Photo from Wikipedia.
Just a week after Russia beat the United States to the race to reach space a decade into the Cold War, Soviet leader Nikita Khrushchev ordered another rocket launched into orbit to commemorate the 40th anniversary of the Russian Revolution. In a ruthless rush to capture the world’s attention with another first, the idea to blast a living being into outer space — a dog, named Laika — became plausible, and Soviet engineers clamored to find a way to do it. They had only three weeks.
We’re collectors: stamps, postcards, matchbooks, magnets, the myriad small things that accumulate while traveling. Our far-flung friends send us photos of a treasure they came across, with a description of why it caught their eye.
Good luck stone, ancient mud fossilized in the North of the North, where few of us go, where few are born. I did not find it there: I found it in a gallery in Montreal where I go as often as I can. Call of the North? Called there by my son who studies there.
Photo by Ikhlasul Amal.
Photo by Allan Chatto.
It takes approximately one week to make a 9mm in Danao in the Cebu Province of the Philippines. The city and its residents have been celebrated for their skill at fashioning firearms, ever since they crafted guns for the resistance effort against the Japanese in World War II. In the 1940s and early 1950s, farmers armed themselves amidst agrarian unrest and the Maoist insurgency that followed, hammering parts out of junk found in scrap heaps. Continue Reading…
Photo by Erin O’Brien.
At the entrance to China, there is a gate. A wrought-iron gate, complete with golden dragons, golden spikes, and not-so-golden barbed wire wringing its perimeter. It’s a gate to inspire awe, to remind those who see it that they are in China, and China is powerful, goddammit.
With the help of four officers in full fatigues, complete with bulletproof vests and too-shiny aviators, the gate slides open, revealing a perfectly paved, perfectly lined stretch of road, reaching into the Tian Shen Mountains. It’s a far cry from the potholed, blockaded road that leads to the gate from Kyrgyzstan. Continue Reading…
Photo from Guentermanaus.
Two idle strangers stand and talk on a dock in the afternoon. The Negro River flows in front of them, wide and dark, nearly black. Behind them is Manaus, a city that hit its peak with the region’s rubber boom in the late 1800s. Once deemed “one of the gaudiest cities in the world,” it fell into a near-century of ruin after an Englishman smuggled rubber seeds out of the country. Plantations were established in Malaysia, Sri Lanka, and tropical Africa, and Brazil lost its rubber monopoly.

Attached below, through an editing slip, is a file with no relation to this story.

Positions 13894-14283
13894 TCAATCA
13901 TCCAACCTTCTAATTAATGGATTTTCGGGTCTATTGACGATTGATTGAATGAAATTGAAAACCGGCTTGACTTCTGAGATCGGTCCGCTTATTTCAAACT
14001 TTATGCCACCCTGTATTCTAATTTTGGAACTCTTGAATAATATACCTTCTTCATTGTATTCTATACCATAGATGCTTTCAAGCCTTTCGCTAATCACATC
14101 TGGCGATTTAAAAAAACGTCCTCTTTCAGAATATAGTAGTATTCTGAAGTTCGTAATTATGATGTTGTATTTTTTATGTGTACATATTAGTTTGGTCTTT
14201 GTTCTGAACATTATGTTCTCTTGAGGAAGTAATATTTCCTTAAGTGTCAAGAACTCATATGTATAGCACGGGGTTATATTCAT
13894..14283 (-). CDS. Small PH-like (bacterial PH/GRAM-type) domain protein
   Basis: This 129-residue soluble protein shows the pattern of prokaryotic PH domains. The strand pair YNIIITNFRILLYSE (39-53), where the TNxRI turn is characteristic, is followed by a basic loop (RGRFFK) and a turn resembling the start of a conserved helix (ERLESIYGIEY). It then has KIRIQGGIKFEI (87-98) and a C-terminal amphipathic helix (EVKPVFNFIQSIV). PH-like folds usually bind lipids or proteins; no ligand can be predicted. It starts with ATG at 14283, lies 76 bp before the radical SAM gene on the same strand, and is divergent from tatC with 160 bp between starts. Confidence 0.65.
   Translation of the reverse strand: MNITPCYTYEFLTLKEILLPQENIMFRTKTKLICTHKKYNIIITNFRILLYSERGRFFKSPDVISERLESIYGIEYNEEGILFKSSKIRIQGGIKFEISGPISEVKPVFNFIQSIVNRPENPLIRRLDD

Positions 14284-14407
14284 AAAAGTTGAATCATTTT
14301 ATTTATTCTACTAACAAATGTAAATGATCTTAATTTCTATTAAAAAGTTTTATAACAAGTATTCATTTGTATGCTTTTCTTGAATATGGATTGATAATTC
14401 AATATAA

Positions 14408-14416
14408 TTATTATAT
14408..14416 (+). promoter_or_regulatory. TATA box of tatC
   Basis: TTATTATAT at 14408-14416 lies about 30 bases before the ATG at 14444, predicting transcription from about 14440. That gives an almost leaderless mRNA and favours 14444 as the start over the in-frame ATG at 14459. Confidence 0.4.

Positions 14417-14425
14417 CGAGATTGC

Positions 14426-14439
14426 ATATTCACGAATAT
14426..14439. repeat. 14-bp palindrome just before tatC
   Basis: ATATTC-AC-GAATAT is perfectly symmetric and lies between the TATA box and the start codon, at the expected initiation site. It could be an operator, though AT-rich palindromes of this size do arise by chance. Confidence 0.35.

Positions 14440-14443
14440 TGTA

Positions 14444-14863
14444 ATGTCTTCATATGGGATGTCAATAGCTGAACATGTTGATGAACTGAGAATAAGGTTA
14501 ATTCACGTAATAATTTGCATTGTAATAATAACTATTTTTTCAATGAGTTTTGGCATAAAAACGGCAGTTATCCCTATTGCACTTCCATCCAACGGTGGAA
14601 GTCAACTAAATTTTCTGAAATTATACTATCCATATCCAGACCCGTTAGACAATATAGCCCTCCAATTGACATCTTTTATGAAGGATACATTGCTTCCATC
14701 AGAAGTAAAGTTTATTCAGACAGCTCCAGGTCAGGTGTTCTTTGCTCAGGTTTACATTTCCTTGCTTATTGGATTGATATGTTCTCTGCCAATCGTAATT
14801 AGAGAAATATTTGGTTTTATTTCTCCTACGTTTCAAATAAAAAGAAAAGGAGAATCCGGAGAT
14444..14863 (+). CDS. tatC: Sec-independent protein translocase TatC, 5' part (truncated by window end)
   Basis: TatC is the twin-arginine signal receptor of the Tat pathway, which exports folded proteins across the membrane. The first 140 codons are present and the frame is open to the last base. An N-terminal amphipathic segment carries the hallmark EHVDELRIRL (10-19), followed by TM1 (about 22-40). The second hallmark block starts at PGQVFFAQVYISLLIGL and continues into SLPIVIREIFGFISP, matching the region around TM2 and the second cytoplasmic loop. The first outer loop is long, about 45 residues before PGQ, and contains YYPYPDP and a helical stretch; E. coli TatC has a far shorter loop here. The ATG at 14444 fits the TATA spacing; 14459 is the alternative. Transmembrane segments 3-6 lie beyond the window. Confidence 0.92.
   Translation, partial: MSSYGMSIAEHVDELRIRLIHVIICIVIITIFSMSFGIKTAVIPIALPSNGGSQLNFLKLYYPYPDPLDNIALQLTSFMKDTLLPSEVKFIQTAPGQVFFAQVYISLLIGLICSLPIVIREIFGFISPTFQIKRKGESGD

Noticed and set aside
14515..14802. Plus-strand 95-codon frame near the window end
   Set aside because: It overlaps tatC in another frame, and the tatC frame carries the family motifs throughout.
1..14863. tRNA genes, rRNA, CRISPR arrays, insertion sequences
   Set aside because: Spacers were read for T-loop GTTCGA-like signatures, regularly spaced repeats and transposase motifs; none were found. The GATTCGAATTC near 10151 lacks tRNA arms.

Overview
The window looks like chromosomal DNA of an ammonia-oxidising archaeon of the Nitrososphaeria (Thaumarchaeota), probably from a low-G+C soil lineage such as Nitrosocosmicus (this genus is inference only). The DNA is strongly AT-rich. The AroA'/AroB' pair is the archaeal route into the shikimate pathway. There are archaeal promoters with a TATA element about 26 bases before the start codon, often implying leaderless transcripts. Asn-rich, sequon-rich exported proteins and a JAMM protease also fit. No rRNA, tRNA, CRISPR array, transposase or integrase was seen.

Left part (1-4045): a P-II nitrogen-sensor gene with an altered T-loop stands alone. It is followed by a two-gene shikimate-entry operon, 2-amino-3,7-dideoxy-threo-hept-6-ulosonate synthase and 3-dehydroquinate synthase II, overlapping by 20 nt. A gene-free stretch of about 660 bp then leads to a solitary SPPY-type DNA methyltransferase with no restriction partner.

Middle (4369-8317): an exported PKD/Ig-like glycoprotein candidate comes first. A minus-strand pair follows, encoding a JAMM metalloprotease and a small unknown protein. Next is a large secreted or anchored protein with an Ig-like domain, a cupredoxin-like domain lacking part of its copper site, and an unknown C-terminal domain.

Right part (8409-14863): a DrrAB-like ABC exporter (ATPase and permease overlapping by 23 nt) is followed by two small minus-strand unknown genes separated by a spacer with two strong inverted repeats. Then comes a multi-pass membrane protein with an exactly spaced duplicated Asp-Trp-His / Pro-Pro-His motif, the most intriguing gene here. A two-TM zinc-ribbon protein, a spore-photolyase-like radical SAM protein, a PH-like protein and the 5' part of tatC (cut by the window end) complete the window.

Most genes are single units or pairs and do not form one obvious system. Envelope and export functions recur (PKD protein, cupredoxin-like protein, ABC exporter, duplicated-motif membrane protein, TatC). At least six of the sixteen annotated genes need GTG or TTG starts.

One of the men takes a drag from his cigarette and says, “My girlfriend is a prostitute here in Manaus. I watch her little boy during the night while she’s out working.”
The other nods his head as a motorboat pulls up to the dock. He tells the boatman in Spanish, the closest he can get to Portuguese, that he wants to cross the river. The boatman tells him how much. Continue Reading…
In late 2012 I spent 10 weeks in Mumbai at looking around, meeting people, wandering the city and collecting pictures, notes, videos and ephemera.
One new friend sent me a text message I especially liked, about the importance of having “FREE TIME ENERGY AND GOOD WILL.” This became my motto for the trip. Equipped with these three important things, I tried my best to see and learn. Continue Reading…
Photo by Susan Harlan.
Part One: A Sunken Ship
In 1942, the SS Normandie ocean liner caught fire in the Hudson River and capsized at Pier 88. She sank into the mud. She had been seized by U.S. authorities during the war and renamed the USS Lafayette, so she was not the SS Normandie anymore when she sank. Although she was salvaged, she was too expensive to restore, and so she was thrown away. Continue Reading…
Photo by Erin O’Brien.
Bukhara, Uzbekistan, looks a bit like Disney World. At its center, it’s perfectly clean, with burger joints and colorful lights dancing off of a man-made pond. Well-dressed, well-fed people lounge in the sunlight, sipping chai, or beer, and their pudgy children dip their toes in the water while their parents are otherwise occupied. It’s an oasis, and, for a moment, you can forget that it sits in the middle of a country with a personal GDP near that of India. And then you start walking. Continue Reading…